Figure 3. Analysis of genetic and environmental effects with increasing understanding of gene-to-phenotype relationships. The top panel shows variance components analysis from conventional phenotypic analysis on yield for the whole data set. The second panel extends this to analysis of gene effects, similar to QTL analysis. The bars represent average effects across all environments and the line indicates the standard deviation of effect size. The third panel extends this to analysis of gene effects by environment type, which must be defined by simulation. The lower panel extends this by grouping gene effects by underpinning physiological traits, which requires enhanced knowledge of trait physiology and genetics. In all cases, gene effects are defined in relation to the positive allele. A negative allele effect indicates that the opposite allele is defined as favourable.

The simulated average phenotypic effects among environment types mask the large variability among individual environments (547 location-season combinations) and genotypes (4235 expression states). In reality, only a sample of both is usually available and the environment and gene context dependencies present in any sample hinder interpretation and progress in crop improvement. In this study, we have generated the full set of combinations (individual environments x expression states) and use this to gain a more realistic appraisal of dealing with complex traits in variable environments.

Analysing genetic effects

To determine consequences of increasing physiological understanding on insight into genetic effects the complete data matrix of simulated phenotypes (4235 expression states, derived from allelic variation at 15 loci, for each of 547 environments, derived from location-season combinations) was subjected to a range of analyses (Fig. 3). In the first instance, a conventional quantitative genetics variance components analysis on yield (Comstock and Moll, 1963; Cooper and DeLacy, 1994) indicated near equal amounts of G and GxE interaction effects (top panel, Fig. 3). This reflects a common outcome faced in plant breeding programs when phenotypic evaluation is all that is available to guide selection. In this case though, the additive effects incorporated in relating allelic variation to variables influencing response and control equations in the crop model had generated the significant GxE interaction. Next, an analysis of gene effects on yield for the 15 genes involved indicated the degree to which each gene influenced the phenotypic variation for yield (second panel, Fig. 3). In this analysis the average effect size of the positive allele was calculated for each of the 15 loci across the entire data set. It indicated what might be found from a QTL analysis with good statistical power (i.e., adequate population size and marker density). The result showed that the genes had varying levels of effect on the phenotypic variation. This reflects the situation where molecular information can assist in identifying key genomic regions but their basis and associations are unknown. Next, the typing of environments, based on using the crop model as a virtual entry in each trial, was incorporated in the analysis of gene effects. It was immediately clear that average gene effects varied substantially among environments (third panel, Fig. 3). In fact, genes with strong positive effects overall and in MTS and MSS environments, had negative average effects in STS environments. The environment typing was able to better resolve effects of particular genes within a general type of environment. That is, it started to unravel the GxE interaction in a way that would be useful to effective use of molecular information. Finally, the association of genes with their broad physiological basis was incorporated in the analysis (bottom panel, Fig. 3). The average effects varied substantially among traits in the different environments. The grouping of the genes based on their physiological linkage provides an even stronger basis to understand and utilise the GxE interaction. It becomes clear that in this case all negative effects in STS environments are associated with phenology, whereas major positive effects in that environment type are associated with TE. Such additional information would underpin a focus on specific molecular information (e.g., QTLs) in particular environments. It also provides a means to target relevant phenotyping in specific environment types.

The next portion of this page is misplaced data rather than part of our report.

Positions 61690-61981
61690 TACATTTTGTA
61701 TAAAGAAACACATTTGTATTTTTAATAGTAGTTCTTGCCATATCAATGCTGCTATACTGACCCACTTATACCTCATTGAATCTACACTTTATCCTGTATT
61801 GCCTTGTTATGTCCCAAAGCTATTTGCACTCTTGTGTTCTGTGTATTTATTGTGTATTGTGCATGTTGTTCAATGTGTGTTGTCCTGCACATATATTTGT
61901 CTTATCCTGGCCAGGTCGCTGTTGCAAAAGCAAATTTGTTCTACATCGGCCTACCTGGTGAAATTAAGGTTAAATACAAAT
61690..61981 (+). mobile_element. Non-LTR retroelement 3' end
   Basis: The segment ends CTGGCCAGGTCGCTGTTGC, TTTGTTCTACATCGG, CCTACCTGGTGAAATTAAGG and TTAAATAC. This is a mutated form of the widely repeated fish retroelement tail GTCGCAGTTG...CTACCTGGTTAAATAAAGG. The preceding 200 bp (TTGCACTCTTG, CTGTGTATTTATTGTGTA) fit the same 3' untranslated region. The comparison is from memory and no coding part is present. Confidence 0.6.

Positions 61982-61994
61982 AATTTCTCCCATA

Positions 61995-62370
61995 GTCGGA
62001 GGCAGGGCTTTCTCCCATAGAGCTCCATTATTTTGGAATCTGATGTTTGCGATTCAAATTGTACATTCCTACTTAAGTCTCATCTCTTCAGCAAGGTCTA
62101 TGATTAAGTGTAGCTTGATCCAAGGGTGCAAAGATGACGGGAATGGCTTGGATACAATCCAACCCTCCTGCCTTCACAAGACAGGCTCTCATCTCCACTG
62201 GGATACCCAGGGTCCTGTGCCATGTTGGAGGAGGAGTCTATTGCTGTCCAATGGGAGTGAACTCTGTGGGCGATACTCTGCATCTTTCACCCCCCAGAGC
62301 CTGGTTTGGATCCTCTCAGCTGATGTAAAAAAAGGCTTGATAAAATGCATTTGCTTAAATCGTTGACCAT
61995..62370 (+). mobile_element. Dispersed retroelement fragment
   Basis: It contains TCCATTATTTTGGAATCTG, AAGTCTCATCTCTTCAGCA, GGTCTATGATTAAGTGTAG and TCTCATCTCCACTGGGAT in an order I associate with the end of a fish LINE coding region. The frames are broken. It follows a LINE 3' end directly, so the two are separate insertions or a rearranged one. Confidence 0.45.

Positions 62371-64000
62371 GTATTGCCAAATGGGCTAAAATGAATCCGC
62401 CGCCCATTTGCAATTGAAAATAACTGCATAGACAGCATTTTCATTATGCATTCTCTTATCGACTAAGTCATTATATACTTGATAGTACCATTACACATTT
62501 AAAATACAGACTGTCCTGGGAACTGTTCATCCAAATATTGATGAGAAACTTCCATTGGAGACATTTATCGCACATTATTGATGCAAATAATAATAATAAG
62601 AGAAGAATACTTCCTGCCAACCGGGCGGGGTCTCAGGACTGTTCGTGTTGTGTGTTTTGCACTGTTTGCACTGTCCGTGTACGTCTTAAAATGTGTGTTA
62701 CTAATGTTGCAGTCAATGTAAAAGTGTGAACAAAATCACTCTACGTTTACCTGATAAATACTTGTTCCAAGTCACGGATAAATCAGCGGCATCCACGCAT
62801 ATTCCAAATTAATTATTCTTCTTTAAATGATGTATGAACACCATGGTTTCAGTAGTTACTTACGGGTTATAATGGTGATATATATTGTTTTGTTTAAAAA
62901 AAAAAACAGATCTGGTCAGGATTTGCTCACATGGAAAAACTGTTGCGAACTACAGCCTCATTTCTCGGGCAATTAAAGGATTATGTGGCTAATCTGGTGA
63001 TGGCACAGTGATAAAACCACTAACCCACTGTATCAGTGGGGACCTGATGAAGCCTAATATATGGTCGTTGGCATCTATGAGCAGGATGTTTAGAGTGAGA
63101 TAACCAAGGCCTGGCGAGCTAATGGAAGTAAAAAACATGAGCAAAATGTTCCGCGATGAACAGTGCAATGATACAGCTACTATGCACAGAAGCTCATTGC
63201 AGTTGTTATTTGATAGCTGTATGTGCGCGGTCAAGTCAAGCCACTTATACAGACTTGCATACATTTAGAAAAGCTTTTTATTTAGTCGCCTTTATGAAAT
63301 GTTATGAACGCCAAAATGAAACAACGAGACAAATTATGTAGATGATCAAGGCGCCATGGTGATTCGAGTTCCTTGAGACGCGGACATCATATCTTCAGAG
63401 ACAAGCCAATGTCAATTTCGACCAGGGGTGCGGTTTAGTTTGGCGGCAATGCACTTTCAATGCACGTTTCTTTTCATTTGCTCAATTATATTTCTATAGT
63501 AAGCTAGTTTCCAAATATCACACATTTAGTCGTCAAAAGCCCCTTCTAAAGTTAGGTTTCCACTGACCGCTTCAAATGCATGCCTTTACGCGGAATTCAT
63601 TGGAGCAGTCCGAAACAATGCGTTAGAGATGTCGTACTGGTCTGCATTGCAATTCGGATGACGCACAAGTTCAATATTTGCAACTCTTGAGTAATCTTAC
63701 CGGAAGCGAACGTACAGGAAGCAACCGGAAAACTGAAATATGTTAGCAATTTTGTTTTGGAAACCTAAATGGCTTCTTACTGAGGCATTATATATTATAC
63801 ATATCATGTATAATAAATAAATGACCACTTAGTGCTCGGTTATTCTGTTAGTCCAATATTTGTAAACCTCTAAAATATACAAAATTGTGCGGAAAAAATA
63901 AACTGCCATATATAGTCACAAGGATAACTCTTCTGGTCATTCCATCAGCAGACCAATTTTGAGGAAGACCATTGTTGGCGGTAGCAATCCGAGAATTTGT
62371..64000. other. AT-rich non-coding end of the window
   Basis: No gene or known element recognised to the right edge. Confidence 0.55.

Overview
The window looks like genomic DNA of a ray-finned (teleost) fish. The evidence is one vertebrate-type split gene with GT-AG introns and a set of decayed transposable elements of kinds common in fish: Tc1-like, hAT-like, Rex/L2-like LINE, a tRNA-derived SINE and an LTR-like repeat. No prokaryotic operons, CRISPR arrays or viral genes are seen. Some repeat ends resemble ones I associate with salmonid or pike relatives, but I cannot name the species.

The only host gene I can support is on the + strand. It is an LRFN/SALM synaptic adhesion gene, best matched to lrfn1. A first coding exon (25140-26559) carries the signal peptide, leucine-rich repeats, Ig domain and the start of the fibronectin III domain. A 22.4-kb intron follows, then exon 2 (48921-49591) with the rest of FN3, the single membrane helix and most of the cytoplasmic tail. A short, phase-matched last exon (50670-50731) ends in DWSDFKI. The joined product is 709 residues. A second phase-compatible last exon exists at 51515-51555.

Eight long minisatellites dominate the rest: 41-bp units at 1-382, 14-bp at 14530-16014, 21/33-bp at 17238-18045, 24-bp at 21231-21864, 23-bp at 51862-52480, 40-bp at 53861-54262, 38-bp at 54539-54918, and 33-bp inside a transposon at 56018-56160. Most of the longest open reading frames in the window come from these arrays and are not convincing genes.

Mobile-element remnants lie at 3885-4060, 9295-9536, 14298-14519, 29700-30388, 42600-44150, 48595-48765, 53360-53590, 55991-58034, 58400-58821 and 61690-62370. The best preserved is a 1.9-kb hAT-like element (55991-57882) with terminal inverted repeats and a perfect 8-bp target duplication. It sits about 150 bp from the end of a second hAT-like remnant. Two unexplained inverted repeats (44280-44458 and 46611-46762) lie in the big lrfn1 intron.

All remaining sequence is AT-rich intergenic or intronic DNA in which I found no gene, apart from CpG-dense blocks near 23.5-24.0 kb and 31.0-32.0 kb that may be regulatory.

While environmental characterisation and physiological knowledge help to explain and unravel gene and environment context dependencies, the analysis of average gene effects on yield across all environments masks some of the key effects of environmental variability. Although there is greater variability of gene effects on yield among environment types than within them, the gene effects still vary considerably within an environment type (Fig. 4). For many of the trait–environment type combinations, gene effects associated with individual environments can change sign. For phenology, the average gene effect is negative in STS and positive in both MSS and MTS environment types (Fig. 3). However, for individual environments within these groupings, gene effects can be positive in some STS environments and negative in some MSS and MTS environments. This inconsistency can cause major problems in the detection of QTLs and their effective use in molecular breeding.